Visualizing Customary Capacity

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Tis’ the season to teach measurement it seems!  Over the years, I have used a variety of visuals to illustrate customary capacity.  Everything from “The Gallon Tree”, “Big G”, “Gallon Robot”, “Capacity Flip” and even “Gallon Clown” has been in the lesson plan.  While all these resources serve as great visuals, my favorite, especially for 5th grade, is the one I would like to share with you today.  And if you find yourself looking for additional measurement resources, fold-ups and practice pages please be sure to check out all of my measurement resources!

I do have to admit that I have no clever name for this visual.  I just refer to it as our ‘gallon resource’.  Maybe you can help me think of one?  Personally, I prefer this resource over the others mentioned above, because it illustrates nicely how each measure fits within the other.  Plus, once every student has completed one, we have anywhere from 20-30 ‘gallon resources’ in the room that can then be used to visually make conversions later.

So, let’s get started!  Students begin with a plain white sheet of copy paper.  Carefully, they use a thick marker, I prefer blue, to outline the paper.  Once outlined, the student uses the blue marker to write ‘gallon’ in the center at the bottom.


Students begin by outlining a 8 1/2″ x 11″ paper with a blue marker. This is then labeled gallon in blue.

Next, the student folds the paper in half (hamburger-style).  The with the fold at the top, bring the left-side of the paper over to the right-side and fold again.  After creasing, the paper is opened back up and using a marker (red) the student outlines the four parts within the gallon (the red outline will go through the word ‘gallon’ that was previously written).  After outlining the four parts, the student writes ‘quart’ in the center of the top of each (red) section.


After the paper is folded in half and then in half again (quartered), the student opens the paper and outlines the four  folded sections using red.


Each of the four red sections is labeled with the word ‘quart’ at the top in the center.

On we go to pints. Start by refolding the paper on the previous folds.  Then, with the paper standing the ‘tall’ way, bring the top down to the bottom and fold.  Again, after folding, open the paper back up.  Using a (purple) marker, the student outlines each of the eight new parts (the purple will go through the word quart that was written previously in four sections).  After outlining, the eight parts, the student writes ‘pint’ in the center of the bottom of each (purple) section.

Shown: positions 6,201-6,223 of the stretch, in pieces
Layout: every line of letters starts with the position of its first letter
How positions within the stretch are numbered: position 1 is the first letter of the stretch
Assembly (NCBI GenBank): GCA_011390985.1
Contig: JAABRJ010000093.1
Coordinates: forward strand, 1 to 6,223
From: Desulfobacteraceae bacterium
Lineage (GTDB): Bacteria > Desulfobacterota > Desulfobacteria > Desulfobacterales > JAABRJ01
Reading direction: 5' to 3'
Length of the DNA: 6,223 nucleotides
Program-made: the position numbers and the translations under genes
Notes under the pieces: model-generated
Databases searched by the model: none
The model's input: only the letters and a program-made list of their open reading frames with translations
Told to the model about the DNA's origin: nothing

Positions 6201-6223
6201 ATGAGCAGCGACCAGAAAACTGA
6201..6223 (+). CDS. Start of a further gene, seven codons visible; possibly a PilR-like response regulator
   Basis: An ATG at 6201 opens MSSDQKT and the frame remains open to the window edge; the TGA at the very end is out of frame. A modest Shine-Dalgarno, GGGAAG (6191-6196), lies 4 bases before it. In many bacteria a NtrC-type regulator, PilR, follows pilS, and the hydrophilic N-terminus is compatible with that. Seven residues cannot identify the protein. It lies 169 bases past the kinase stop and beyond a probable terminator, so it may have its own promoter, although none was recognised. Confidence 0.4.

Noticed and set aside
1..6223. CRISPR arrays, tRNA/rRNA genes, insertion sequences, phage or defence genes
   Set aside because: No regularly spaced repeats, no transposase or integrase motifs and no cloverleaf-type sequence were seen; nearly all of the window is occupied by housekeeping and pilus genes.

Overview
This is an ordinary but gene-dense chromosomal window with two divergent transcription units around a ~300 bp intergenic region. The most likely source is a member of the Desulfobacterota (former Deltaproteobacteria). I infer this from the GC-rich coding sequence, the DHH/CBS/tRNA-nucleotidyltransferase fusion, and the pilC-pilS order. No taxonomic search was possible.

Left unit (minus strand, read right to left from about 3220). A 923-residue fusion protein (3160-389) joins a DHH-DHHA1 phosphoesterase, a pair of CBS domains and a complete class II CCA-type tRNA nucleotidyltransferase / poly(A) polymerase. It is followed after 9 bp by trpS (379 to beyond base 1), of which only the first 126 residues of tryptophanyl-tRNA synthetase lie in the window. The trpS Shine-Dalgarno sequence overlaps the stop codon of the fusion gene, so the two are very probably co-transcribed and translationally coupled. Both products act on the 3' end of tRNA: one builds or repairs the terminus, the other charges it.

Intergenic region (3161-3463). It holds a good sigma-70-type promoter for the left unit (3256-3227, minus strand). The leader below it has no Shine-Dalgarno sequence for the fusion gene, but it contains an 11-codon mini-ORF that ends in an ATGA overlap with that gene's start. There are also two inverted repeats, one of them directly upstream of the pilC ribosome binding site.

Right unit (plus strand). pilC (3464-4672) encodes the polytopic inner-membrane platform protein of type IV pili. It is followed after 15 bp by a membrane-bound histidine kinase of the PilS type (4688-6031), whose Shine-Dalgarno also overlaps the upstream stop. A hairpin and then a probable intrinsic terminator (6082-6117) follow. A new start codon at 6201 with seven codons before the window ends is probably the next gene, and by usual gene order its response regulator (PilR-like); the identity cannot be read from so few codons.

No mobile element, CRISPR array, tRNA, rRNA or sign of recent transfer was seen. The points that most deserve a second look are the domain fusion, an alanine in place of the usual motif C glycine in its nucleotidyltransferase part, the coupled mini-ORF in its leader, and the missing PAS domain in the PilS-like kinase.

The gallon is refolded on previous folds and then folded in half once more. When the paper is unfolded, there willb e eight sections. Each of the eight sections are outlined in purple.


Each of the eight purple sections are labeled with ‘pint’ at the bottom in the center of each section.

Our final measure is cup.  Students refold on all previous folds, then with the folded paper laying lengthwise, fold in half again from left to right.  After folding, open the paper back up.  Once opened there will be sixteen sections.  Outline each of these sections with orange.  After all sixteen sections have been outlined, each is labeled with ‘cup’ in the center.


The paper is refolded on previous folds and then folded in half one additional time. When the paper is reopened, there will be 16 sections. Each of the 16 sections are outlined in orange.


Each of the orange sections is labeled with ‘cup’ in the center.

While you could include half gallons, I don’t because the overall finished product will become to cluttered.  In addition, you may want the student to jot 8 fl. oz. beside one of the cups, as well as, 16 fl. oz. beside one of the pints.  You could also do the same for quart (32 fl. oz.) and gallon (128 fl. oz.).


The final step is to label a cup, a pint, a quart and the gallon with fluid ounces. (optional)

After creating this visual, I have my students store it in their math folder.  The real power in this resource is when we begin making conversions.  When we do, I have the students pull out their gallon resource and we ‘visually’ make the conversion.  For instance, if the students are asked to convert 4 gallons to pints, I have four students bring their ‘gallon resource’ to the front of the room.  Once lined up, it becomes easy to actually see the answer.  Not only are we are able to see that each gallon has 8 pints, but we are able to determine the number in 4 gallons by counting all 8 pints in each gallon…or…we could multiply the number of gallons by 8.

It is truly a resource your students will use time and time again…until of course they have mastered the skill!  Which, as we all know, is the ultimate goal!

As Always…Wishing you the Best!

Mrs. B

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